As Valentine’s day approaches, chocolate becomes a trendy item to gift to that significant other. And, why not!? Chocolate is a delicious gift that people love to indulge in - whether it is cheap or very expensive. Incredibly enough, this delicious treat has come to represent love and even care in a relationship.
However, should you feel guilty about gifting chocolate to your sweetheart? Is chocolate really as bad as you’ve been made to believe in growing up...or...is it not as big of a deal as it has been made out to be?
Let’s take a look at chocolate and the potential health benefits of this treat that is given ‘en mass’ on and during this lover’s holiday.
Look. Too much of any good thing can cause an adverse reaction, and chocolate is no different. The reality is that raw chocolate is extremely nutrient-dense, with numerous beneficial ingredients, including fiber, iron, magnesium, manganese, copper, potassium, and zinc.
Fiber is a powerful nutrient for the digestive tract. The primary role of fiber is to ensure the proper digestion of food by optimizing the gut microbiome and regulating the absorption of food. By all measurements, fiber is considered the best product to detoxify and cleanse the gastrointestinal tract.
Consuming chocolate in adequate, responsible amounts will help your digestion by providing you with adequate amounts of fiber, which regulates water absorption. You see, having the right amount of water in your intestines is crucial to ensure that peristalsis (i.e., the contraction of the smooth muscles of your intestines) works properly. Additionally, the healthy vitamins and minerals found in chocolate optimize the function of intestinal cells and improve the process of selective absorption. In other words, your gut will be more careful about the type of ingredients it absorbs.
According to recent research, dark chocolate has proven to be a real star when it comes to digestion. Dark chocolate can optimize your digestion by allowing bacteria in your gut to ferment the fiber and antioxidants found in cocoa. Researchers noted that bacteria create anti-inflammatory compounds that lower the risk of cardiovascular disease and other inflammatory conditions (e.g., Crohn’s disease, ulcerative colitis, or IBD).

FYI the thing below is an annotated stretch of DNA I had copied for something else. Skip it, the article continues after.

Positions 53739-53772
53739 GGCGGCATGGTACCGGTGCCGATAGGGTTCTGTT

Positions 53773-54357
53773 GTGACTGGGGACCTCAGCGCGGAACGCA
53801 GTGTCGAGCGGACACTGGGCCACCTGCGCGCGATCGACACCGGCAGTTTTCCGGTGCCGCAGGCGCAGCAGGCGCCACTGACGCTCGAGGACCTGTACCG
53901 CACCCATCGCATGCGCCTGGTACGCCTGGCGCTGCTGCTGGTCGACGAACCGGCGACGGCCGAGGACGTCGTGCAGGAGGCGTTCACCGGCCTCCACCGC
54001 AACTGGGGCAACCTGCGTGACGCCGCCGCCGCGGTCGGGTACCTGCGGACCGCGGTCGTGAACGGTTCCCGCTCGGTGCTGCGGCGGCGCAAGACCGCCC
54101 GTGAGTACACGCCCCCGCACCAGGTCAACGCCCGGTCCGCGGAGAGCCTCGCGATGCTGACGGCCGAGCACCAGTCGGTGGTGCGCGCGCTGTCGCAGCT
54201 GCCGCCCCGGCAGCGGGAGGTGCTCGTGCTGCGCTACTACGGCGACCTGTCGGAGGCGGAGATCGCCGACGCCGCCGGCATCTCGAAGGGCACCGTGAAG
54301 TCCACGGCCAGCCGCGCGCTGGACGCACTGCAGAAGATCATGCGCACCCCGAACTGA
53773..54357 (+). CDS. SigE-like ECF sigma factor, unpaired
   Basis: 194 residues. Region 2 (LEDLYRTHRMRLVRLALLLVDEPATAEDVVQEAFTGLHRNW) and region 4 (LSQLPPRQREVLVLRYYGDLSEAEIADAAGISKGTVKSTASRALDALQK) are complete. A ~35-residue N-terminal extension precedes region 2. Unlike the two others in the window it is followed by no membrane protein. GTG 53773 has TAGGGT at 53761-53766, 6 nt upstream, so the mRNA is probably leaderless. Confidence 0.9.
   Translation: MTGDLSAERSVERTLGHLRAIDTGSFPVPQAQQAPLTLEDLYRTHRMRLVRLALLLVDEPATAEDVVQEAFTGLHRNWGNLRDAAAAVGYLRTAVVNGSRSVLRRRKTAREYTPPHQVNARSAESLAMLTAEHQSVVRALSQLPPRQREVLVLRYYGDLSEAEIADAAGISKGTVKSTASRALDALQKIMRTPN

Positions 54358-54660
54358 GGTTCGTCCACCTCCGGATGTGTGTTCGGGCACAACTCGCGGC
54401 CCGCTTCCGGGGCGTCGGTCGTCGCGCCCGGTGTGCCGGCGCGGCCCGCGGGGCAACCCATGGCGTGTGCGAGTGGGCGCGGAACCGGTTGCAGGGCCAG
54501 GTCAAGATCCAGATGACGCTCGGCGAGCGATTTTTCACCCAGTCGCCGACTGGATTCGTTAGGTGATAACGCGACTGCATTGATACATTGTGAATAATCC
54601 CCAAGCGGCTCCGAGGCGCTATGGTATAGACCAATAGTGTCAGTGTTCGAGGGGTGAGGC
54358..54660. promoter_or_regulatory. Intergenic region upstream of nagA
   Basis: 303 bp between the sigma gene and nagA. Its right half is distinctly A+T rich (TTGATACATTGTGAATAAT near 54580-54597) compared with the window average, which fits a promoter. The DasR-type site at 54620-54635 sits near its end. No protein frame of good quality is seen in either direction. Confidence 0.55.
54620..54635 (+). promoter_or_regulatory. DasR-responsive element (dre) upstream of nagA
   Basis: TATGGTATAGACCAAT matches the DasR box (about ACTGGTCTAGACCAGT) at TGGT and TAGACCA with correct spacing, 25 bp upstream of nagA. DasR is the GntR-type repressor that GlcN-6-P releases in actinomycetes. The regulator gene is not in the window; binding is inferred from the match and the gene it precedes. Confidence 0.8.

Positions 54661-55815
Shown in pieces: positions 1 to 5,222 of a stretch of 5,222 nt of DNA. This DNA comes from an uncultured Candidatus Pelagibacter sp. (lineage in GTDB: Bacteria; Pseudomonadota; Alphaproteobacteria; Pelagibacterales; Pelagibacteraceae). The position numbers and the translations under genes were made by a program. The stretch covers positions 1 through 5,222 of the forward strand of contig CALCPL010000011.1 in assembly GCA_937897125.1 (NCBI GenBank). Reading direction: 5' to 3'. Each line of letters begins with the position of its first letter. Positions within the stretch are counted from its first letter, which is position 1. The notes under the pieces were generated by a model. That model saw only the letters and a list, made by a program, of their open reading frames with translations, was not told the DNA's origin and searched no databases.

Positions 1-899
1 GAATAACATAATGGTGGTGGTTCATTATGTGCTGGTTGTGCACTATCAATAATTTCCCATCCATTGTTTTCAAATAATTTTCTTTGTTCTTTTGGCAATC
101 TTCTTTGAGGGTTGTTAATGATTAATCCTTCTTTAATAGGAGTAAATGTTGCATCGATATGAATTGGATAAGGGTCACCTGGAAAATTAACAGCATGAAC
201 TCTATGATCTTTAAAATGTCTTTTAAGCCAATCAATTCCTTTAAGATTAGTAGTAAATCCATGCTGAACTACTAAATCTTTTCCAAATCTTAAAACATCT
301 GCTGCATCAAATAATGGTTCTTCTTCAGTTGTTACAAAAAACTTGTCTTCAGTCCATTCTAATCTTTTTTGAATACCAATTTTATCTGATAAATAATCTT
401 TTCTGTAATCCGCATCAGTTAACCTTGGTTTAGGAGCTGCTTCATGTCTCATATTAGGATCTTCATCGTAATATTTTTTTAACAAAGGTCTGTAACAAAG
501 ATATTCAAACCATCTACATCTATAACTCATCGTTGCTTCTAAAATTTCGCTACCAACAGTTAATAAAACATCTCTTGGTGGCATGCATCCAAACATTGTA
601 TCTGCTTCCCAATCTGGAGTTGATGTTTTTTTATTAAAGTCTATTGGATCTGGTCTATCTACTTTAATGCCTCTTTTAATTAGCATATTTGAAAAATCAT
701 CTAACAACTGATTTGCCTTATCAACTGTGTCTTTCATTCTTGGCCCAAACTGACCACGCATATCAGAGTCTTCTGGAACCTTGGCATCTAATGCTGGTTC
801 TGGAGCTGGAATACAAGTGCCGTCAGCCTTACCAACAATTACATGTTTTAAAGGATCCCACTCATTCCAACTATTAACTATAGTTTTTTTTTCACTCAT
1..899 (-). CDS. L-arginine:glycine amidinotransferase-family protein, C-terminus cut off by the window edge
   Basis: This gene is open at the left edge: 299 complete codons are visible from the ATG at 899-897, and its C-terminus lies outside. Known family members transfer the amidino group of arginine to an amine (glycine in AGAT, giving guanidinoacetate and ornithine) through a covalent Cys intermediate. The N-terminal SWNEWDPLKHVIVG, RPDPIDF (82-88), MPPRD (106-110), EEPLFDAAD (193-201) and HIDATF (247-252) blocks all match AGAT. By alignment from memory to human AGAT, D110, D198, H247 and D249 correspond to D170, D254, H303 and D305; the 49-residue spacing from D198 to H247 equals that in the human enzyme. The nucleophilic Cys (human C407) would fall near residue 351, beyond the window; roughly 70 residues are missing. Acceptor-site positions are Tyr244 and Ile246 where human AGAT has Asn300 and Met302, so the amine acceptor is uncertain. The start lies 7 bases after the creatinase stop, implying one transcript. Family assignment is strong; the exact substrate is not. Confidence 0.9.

Studies have shown that the impact of cocoa on the body can’t be overlooked. The benefits of cocoa range from improving vascular health, to reversing insulin resistance, to the enhancement of metabolism, cognition, and even the immune system. Cocoa and dark chocolate are loaded in antioxidants that exceed the efficacy of other fruits, such as blueberries and acai berries, which is thought to drastically reduce the risk of many pathogens that can cause cardiovascular disease, neurodegenerative ailments, and type-2 diabetes.
In addition, other studies have shown that raw chocolate can improve blood circulation, lipid metabolism, and cholesterol oxidation across the arterial system.
Yes, too much of a good thing can have a negative impact on your health. Chocolate is full of calories, and eating too much of it can feed your body with the wrong amount of the wrong calories that leads to weight gain. Chocolate is also high in sugar content, which can wreak havoc on your teeth and gums if they aren’t properly taken care of after eating chocolate and more importantly on a regular basis.
However, if you give your love - or even your significant other - a chocolate treat or two (or even a box of them) for Valentine’s Day, don’t beat yourself up, especially if they include dark chocolate. Indulging in the finer, tastier things in life is okay every once in a while, as long as we don’t make a habit out of it. Most importantly, find the gift - whether that is chocolate, jewelry, or amazing food - that shows them that they mean a lot to you. Valentine’s Day is a day to celebrate love, and you can do that by giving them gifts that are not only health-beneficial, but gifts that will mean the world to them.
If you have questions about your health, please schedule a visitwith one of our gastrointestinal specialists. Our desire is to educate, investigate, inform, and treat gastrointestinal illnesses so you can go on and live your best life possible! Schedule a visittoday.